A number of major investment firms have signed up to a messaging service developed by Markit, putting pressure on Bloomberg to reduce the cost of its own collaboration tools.
Merrill Lynch, Barclays, Citi, Credit Suisse, Deutsche Bank, Goldman Sachs, JPMorgan Chase and Morgan Stanley are some of the banks that will implement the Markit’s Collaboration Services system at ‘enterprise level’ following its launch, the company stated. Between them, the banks using the chat tools support a combined workforce of over one million employees worldwide, all of whom will be able to use the new network.
The service is aimed at allowing the banks to see availability of users, send messages, use video and chat rooms, and exchange documents across disparate messaging platforms, and is based on cloud software from unified communications (UC) player NextPlane.
The federated messaging platform will enable integration of a range of existing tools including the instant messaging tool found in Thomson Reuters Eikon platform, as well as integrating with Microsoft’s Lync and Cisco’s Jabber software. It will also support messaging standards such as XMPP and SIP.
Commenting on the launch, Zar Amrolia, co-head of fixed income and currencies at Deutsche Bank, said that the service will enable cost savings at the firm: "This new network allows us to connect disparate systems and improve the quality of communication and therefore service we provide to clients.
"We welcome any initiative that improves access and communication across markets and with our clients. The service will refine our back office technology footprint, whilst bringing efficiencies to our client facing franchise across the bank."
Rival to Bloomberg Instant
The messaging system will rival Bloomberg’s Instant messaging system which is used by employees at many trading firms globally, as part of its $20,000 (£12k) terminal subscription. Bloomberg currently has over 300,000 subscriptions to its service worldwide.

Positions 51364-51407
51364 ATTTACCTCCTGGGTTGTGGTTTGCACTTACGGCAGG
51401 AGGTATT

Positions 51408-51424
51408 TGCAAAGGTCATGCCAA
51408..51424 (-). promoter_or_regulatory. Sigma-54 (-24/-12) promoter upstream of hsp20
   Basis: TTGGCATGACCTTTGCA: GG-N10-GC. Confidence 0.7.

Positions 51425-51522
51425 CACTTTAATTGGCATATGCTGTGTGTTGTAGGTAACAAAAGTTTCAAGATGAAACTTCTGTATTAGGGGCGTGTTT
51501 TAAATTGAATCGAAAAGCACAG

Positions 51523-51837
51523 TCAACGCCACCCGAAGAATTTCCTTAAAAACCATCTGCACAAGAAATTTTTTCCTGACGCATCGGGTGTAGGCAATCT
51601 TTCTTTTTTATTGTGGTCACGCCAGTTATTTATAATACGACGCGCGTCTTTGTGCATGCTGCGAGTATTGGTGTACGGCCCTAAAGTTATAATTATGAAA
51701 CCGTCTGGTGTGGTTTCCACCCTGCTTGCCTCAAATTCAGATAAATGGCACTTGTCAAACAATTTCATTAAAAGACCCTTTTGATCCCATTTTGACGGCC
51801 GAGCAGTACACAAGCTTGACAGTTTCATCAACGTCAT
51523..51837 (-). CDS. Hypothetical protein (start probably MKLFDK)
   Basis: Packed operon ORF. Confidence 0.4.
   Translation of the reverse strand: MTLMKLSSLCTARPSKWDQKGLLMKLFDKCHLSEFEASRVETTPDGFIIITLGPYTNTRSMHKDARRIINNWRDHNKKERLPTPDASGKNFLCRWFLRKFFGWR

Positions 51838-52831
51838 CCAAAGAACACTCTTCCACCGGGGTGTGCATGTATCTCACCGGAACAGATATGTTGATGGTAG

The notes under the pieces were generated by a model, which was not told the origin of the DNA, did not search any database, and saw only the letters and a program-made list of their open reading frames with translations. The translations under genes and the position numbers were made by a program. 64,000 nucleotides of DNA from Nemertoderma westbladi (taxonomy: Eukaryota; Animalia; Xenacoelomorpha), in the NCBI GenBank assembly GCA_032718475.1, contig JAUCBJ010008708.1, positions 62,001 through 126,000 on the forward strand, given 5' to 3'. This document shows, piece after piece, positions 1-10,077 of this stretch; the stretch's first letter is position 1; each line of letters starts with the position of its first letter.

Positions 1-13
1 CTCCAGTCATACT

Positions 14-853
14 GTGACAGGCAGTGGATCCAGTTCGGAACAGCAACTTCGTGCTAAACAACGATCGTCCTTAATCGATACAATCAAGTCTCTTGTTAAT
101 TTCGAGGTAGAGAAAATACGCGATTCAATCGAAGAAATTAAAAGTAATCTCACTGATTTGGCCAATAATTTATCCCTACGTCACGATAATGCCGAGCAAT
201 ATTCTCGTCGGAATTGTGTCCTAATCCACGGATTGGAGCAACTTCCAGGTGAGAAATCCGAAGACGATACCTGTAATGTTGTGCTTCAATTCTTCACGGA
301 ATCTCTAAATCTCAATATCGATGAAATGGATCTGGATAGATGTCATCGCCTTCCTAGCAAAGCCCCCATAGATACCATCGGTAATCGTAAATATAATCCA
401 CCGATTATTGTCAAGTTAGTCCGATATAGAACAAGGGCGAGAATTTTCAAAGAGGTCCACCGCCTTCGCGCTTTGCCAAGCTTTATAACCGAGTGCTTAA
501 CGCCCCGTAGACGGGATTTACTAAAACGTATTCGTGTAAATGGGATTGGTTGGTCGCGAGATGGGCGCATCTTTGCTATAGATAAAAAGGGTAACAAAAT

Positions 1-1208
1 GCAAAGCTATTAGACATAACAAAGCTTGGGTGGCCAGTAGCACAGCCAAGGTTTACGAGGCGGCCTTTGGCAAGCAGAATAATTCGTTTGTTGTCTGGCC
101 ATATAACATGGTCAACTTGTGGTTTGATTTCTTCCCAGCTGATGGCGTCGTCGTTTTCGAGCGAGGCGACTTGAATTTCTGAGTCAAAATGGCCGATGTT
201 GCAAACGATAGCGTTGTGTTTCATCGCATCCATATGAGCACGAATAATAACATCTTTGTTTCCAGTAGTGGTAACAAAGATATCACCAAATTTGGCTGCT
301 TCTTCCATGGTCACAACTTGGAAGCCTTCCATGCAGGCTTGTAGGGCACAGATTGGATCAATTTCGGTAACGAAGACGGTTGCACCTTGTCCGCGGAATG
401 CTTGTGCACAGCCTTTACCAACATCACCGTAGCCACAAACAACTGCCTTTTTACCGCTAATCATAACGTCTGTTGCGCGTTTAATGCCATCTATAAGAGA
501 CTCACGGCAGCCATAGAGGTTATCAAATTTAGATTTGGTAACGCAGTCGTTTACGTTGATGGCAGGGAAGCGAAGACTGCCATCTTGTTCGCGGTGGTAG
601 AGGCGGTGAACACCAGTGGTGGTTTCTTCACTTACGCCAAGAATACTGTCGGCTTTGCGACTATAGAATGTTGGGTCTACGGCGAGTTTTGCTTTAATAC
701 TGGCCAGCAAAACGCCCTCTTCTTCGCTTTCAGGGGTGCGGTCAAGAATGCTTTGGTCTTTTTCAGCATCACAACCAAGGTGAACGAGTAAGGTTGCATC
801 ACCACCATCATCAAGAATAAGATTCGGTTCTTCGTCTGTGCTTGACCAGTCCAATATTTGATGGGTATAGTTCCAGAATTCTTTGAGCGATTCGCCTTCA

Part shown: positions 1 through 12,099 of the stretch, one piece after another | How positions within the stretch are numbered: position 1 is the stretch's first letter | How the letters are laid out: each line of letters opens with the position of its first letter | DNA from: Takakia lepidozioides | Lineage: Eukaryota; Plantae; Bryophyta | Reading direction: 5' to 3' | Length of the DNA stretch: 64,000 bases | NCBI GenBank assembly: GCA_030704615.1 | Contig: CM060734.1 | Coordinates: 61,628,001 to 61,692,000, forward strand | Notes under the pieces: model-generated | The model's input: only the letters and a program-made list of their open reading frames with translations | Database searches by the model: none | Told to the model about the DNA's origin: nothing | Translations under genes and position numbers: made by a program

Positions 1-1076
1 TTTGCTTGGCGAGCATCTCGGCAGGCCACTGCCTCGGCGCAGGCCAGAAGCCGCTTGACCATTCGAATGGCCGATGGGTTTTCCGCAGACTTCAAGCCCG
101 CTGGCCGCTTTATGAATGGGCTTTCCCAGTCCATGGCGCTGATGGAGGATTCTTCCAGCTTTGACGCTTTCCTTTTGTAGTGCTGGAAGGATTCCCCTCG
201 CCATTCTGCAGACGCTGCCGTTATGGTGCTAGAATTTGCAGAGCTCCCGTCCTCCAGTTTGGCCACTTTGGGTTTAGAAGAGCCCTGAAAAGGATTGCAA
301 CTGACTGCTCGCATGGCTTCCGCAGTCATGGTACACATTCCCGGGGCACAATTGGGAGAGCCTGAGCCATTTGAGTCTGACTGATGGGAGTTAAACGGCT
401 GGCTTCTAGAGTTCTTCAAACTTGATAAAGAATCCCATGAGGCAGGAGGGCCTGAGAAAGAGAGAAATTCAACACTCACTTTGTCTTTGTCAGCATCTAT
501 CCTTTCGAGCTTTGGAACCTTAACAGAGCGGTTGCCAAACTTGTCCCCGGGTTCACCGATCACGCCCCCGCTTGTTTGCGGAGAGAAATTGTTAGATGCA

However the backing of Markit's network by major banks will be a blow to Bloomberg terminal business, which has already come under scrutiny following revelations that the company’s journalists had accessed confidential customer information on its terminals.
Ovum financial services analyst Rik Turner commented that, while it is unlikely that Bloomberg’s customers would ditch its terminal business over night, it will inevitably come under pressure to reduce the cost of a service which has received criticism for its price in the past.
“It’s clear that Bloomberg’s messaging service has played a phenomenal role in promoting customer loyalty and stickiness for Bloomberg, and that situation is not going to change overnight. It is still very early days for any alternatives,” he said.
“That said, there have been rumblings about the cost of Bloomberg, and that was even before Bloomberg had its ‘NSA moment’ earlier this year when it had to admit its journos had used info about what its customers were following on their terminals to get story ideas.”
He continued: “Thus the Markit initiative comes at an ideal moment. The banks that are signing up are clearly not about to ditch Bloomberg tomorrow, but they are testing out an alternative and sending a message to Bloomberg itself that it needs to sort its life out and maybe think about dropping prices or somehow bundle more things in to make prices more attractive, lest the banks do eventually decamp to another provider.”